Gentile (from Latin gentilis, by the French gentil, feminine: gentille, meaning of or belonging to a clan or a tribe) is an ethnonym that commonly means non-Jew.
The German Empire (Deutsches Kaiserreich, officially Deutsches Reich),Herbert Tuttle wrote in September 1881 that the term "Reich" does not literally connote an empire as has been commonly assumed by English-speaking people.
Levi ben Gershon (1288–1344), better known by his Graecized name as Gersonides or by his Latinized name Magister Leo Hebraeus the abbreviation of first letters as RaLBaG, was a medieval French Jewish philosopher, Talmudist, mathematician, physician and astronomer/astrologer.
A ghetto is a part of a city in which members of a minority group live, typically as a result of social, legal, or economic pressure.
Gnosticism (from γνωστικός gnostikos, "having knowledge", from γνῶσις, knowledge) is a modern name for a variety of ancient religious ideas and systems, originating in Jewish-Christian milieus in the first and second century AD.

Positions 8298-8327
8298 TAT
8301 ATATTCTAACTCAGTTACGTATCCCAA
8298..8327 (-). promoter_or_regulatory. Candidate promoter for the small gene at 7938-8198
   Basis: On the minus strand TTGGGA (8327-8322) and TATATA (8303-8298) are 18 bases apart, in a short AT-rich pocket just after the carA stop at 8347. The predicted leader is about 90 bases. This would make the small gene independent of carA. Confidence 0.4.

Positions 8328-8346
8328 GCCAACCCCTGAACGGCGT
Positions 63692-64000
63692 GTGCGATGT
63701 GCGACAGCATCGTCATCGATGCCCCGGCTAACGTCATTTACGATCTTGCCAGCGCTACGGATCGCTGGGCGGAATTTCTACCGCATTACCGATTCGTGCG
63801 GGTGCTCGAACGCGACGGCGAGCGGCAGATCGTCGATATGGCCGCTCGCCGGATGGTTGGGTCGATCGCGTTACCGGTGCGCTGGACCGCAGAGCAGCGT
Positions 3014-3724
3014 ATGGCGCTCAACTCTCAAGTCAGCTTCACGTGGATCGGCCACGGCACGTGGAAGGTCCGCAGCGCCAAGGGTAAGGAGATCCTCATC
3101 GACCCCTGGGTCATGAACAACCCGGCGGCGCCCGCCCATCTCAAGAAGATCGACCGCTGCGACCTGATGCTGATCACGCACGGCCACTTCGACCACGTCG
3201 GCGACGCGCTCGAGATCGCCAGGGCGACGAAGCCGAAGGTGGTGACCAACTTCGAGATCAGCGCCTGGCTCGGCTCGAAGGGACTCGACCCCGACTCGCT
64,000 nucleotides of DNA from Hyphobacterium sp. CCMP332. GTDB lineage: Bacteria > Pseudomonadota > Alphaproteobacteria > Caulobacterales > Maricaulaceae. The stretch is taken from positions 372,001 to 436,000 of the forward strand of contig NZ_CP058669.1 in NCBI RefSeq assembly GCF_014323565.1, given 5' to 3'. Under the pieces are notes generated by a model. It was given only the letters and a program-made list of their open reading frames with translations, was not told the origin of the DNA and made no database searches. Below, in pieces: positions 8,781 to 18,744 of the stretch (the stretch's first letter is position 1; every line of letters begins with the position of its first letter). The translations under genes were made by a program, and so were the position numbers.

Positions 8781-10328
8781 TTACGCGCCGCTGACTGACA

In monotheistic thought, God is conceived of as the Supreme Being and the principal object of faith.
God in Christianity is the eternal being who created and preserves all things.
In Judaism, God has been conceived in a variety of ways.
The golden age of Jewish culture in Spain coincided with the Middle Ages in Europe, a period of Muslim rule throughout much of the Iberian Peninsula.
A grape is a fruit, botanically a berry, of the deciduous woody vines of the flowering plant genus Vitis.
A grave is a location where a dead body (typically that of a human, although sometimes that of an animal) is buried.
Great Britain, also known as Britain, is a large island in the north Atlantic Ocean off the northwest coast of continental Europe.
Greek mythology is the body of myths and teachings that belong to the ancient Greeks, concerning their gods and heroes, the nature of the world, and the origins and significance of their own cult and ritual practices.
ABC-CLIO/Greenwood is an educational and academic publisher (middle school through university level) which is today part of ABC-CLIO.
Ḥadīth (or; حديث, pl. Aḥādīth, أحاديث,, also "Traditions") in Islam refers to the record of the words, actions, and the silent approval, of the Islamic prophet Muhammad.
Hadrian (Publius Aelius Hadrianus Augustus; 24 January 76 – 10 July 138 AD) was Roman emperor from 117 to 138.